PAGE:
The director put on one of the old stage manager's gray box and headset, had his head bandaged to cover the headset and the AD and some assistant read him the lines.
Now, I think the maintence guys there at the time were Sol Held and Heinz Milark. Greg Harney was the resident lighting director. And I truthfully don't remember the crew as I was floating at the time. I was assigned to no crew. The most famous incident there was during a rehearsal of "For Whom The Bell Tolls" Directed by John Frankenheimer Starring Ingrid Bergman and Maureen Stapleton. During this rehearsal Maureen stopped in the middle of a difficult scene and turned to the camera and said," I know who you have to F--- to get on a show, But who do you have to F--- to get off it."
With that I'll go quietly back to my fired up remembrances every time I access the website.
Thanks for prodding my memories and to any of my old coworkers , hello and stay safe.
Sol Tabachnick

Sunday, January 10, 2010

Ron Cooper

Just received this, Ron was an engineer at EVR, also in my Navy Cryptologic unit where he was one of the best CPO's in the business. Not sure how many EVR types are still around, but thought I might pass this along, think Dave Minott was one.


George Keller
Hello everyone,

Sorry to spread this news via email, although I just wanted to let you all
know that Ron Cooper passed away unexpectedly this morning. Dad always spoke
very highly of his friends from the Navy. The arrangements are as follows
(feel free to pass on to anyone I may have missed):

Par-Troy Funeral Home
95 Parsippany Road
Parsippany, NJ 07054

Viewing: Tuesday 1/12, 7:00pm-9:00pm
Funeral: Wednesday 1/13, 9:30am (tentative)

Dave Cooper

Sunday, January 03, 2010

Articles & Listings

I have finally updated the "Articles" link from the Home Page.
This section now includes all information that I have received in the past.
As new information is obtained, it will be added to this section.
Most of these are courtesy of the New York Times.


More About the Studios

"The Edge of Night" did air from the east side 76th Street studio.
At the time I joined the SFX department in 1975, Edge was broadcast
live from that location. Sid Bean was the SFX guy for the show at
that time.

Wikipedia has this to say:

"The Edge of Night (also known as Edge of Night) is a long-running
American television mystery series/soap opera produced by Procter &
Gamble. It debuted on CBS on April 2, 1956, and ran on that network
until November 28, 1975; the series then moved to ABC, where it aired
from December 1, 1975, until December 28, 1984. There were 7,420
episodes, with some 1,800 available for syndication."

Sid went on vacation during the interval when the show was preparing
to move to ABC. So, they started videotaping the shows, doing two
shows one day, and one show the next. It took about a month for them
to get two weeks worth of shows in the can, which is what they needed
to make the move.

And Jim is quite correct that -this- was not the studio that he
designed. Most of the theater was in it's original condition. The
SFX "booth" was simply an area up in a mezzanine or balcony that had
been "walled off" with heavy curtains to provide some sort of sound
isolation. The SFX console was a vacuum tube design with plug-in
modules, that had three variable speed turntables and four tone arms,
plus an outboard McKenzie cartridge tape player, and a single
outboard LP turntable. When Jim's design debuted, there was a real
room for SFX, with a newly designed SFX console, with three variable
speed turntables, each with two tone arms and a DJ style cross-fader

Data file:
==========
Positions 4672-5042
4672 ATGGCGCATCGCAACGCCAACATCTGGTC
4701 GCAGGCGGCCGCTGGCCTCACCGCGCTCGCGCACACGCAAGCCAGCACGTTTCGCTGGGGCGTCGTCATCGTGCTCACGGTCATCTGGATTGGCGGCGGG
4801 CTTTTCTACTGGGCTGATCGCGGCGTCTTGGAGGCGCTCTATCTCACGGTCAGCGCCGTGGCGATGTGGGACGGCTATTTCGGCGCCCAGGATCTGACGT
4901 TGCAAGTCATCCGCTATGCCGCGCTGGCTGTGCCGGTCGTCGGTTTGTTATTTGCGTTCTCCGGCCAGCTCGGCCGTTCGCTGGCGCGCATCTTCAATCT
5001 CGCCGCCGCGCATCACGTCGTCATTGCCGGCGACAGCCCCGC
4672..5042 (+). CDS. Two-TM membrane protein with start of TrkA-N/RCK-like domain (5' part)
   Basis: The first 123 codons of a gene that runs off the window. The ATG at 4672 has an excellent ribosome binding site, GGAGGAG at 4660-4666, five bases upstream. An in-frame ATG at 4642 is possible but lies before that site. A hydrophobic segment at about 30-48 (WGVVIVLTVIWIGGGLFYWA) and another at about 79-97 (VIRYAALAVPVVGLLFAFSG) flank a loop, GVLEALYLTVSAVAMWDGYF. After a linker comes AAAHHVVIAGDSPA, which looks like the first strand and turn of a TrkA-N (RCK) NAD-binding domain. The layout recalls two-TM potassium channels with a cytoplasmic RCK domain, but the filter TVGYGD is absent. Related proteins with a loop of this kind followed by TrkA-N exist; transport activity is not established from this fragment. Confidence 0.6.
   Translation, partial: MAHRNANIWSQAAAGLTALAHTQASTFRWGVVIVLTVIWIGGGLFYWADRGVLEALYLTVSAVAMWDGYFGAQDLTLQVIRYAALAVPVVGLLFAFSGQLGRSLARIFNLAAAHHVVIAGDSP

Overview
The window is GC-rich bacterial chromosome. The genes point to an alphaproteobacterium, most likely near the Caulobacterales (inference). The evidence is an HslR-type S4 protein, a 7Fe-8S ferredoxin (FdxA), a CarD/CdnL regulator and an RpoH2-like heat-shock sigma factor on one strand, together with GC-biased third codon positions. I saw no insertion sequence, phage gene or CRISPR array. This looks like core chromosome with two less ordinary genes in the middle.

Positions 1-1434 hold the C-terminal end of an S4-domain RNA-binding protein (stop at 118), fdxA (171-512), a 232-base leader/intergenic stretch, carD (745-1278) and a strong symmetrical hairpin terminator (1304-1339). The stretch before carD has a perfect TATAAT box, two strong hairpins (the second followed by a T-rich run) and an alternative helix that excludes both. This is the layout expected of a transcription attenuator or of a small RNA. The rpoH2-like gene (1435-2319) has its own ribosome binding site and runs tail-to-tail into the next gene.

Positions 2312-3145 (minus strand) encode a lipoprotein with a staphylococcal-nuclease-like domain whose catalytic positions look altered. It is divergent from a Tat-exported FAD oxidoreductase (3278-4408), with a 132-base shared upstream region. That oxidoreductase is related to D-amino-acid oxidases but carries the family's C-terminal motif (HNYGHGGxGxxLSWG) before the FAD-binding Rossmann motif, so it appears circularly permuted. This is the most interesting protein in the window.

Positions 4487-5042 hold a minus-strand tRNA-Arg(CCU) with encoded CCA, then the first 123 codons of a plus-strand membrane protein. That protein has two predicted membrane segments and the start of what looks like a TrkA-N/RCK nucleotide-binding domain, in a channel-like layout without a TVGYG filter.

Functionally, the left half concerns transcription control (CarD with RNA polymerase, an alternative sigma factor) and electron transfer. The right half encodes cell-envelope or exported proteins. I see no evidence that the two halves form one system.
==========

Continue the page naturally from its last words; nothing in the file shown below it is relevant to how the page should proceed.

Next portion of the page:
on each. The audio path also had a 12 input Neve solid state mixer,
and eight audio cart machines, including two that were record-playback.

ATWT eventually returned to the BC, and the east side studio was
closed. In January 2000, the show moved to it's current Brooklyn

Ray Sills

Saturday, January 02, 2010

There sure seems to be a lot of confusion about the East Side Studio. I guess my memory is no better than many of my colleagues but I am quite clear on some details. The "Edge of Night" Studio referred to by Harold Schutzman cannot be the same studio I designed. My studio was several years after the Grand Central era. It also was several years after the Court Theater. There very well may have been an East Side studio used by "Edge" but I'm sure it predates my employment at CBS 1965-1995. For a period of time my duties at CBS Engineering & Development had me responsible for all the design projects for all the NY Studios outside of BC. I got to do many projects around town during my tenure.

I clearly remember that the Project justification for building my East Side studio was specifically to move ATWT out of BC Studios 41 & 42 which CBS wanted for other uses. The theater at the time we were starting the project did not have any TV control room . It still was configured as I descibed with audience seating. The conversion of the stage area and orchestra gave a studio floor area that was roughly equivalent to the combined square footage of studios 41 & 42. I do remember that the interior of the theater had some very fancy decorative wall treatments which were not damaged during the renovations and remained intact. One feature of the theater was its domed ceiling. In my dealings with Facilities Engineering I predicted that we would have acoustical problems unless we did something to that area. Because of cost restraints, Facilities said that we would address that problem if it actually occurred. After the lighting grid was installed and the stage area was complete, I was proven right, since the curved surface of the dome focused any sound on the stage back down to the floor. Oops! They had to hang , at great expense, a lot of vertical sound absorbing panels above the lighting grid to correct the acoustics.

Where the new Studio missed its mark was that the attached scenery storage building was not large enough to accomodate the show's storage requirements. This made the ATWT folks unhappy and they eventually asked to return to BC.

None of these facts shed any light on the actual studio designation number but I offer them for their historical value and I really didn't have anything better to do today!

Jim Herschel